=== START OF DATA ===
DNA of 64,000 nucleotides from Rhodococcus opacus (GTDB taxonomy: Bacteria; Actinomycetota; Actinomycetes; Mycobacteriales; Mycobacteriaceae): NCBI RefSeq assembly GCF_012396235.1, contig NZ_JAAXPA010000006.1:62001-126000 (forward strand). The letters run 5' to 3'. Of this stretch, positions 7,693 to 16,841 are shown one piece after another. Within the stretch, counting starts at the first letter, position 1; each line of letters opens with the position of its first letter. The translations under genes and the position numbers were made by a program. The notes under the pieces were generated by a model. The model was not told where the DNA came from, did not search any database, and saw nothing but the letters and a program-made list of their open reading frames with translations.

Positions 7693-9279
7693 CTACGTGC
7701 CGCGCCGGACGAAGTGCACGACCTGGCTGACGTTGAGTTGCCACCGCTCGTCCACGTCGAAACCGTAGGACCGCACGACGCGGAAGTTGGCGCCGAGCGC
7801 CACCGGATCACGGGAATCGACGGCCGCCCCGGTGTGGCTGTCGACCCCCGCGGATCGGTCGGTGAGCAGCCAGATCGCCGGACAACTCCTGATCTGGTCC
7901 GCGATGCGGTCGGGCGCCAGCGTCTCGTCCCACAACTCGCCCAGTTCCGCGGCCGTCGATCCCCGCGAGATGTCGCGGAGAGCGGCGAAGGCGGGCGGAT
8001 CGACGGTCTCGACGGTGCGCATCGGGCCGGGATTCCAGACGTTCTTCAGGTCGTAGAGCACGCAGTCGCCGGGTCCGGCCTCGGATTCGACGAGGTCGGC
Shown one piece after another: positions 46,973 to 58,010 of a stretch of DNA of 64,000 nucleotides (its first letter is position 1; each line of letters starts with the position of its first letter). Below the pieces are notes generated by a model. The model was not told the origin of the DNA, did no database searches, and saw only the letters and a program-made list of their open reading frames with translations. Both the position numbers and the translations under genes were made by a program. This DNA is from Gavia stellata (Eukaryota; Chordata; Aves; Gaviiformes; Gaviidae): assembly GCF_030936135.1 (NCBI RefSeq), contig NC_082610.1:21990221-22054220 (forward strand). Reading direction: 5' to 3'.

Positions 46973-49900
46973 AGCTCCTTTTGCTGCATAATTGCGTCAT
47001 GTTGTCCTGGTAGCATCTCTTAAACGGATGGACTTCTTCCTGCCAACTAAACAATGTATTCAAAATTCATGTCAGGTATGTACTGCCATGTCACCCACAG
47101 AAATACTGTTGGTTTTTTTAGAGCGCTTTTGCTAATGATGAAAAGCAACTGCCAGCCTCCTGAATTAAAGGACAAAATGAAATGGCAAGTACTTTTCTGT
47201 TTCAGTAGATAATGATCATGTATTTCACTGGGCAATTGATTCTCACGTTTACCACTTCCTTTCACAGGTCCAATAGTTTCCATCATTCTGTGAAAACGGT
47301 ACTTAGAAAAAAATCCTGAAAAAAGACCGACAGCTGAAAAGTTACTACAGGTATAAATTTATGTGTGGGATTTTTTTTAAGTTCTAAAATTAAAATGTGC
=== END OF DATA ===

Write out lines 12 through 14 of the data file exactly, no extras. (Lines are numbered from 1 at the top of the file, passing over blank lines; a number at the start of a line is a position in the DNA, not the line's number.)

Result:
47101 AAATACTGTTGGTTTTTTTAGAGCGCTTTTGCTAATGATGAAAAGCAACTGCCAGCCTCCTGAATTAAAGGACAAAATGAAATGGCAAGTACTTTTCTGT
47201 TTCAGTAGATAATGATCATGTATTTCACTGGGCAATTGATTCTCACGTTTACCACTTCCTTTCACAGGTCCAATAGTTTCCATCATTCTGTGAAAACGGT
47301 ACTTAGAAAAAAATCCTGAAAAAAGACCGACAGCTGAAAAGTTACTACAGGTATAAATTTATGTGTGGGATTTTTTTTAAGTTCTAAAATTAAAATGTGC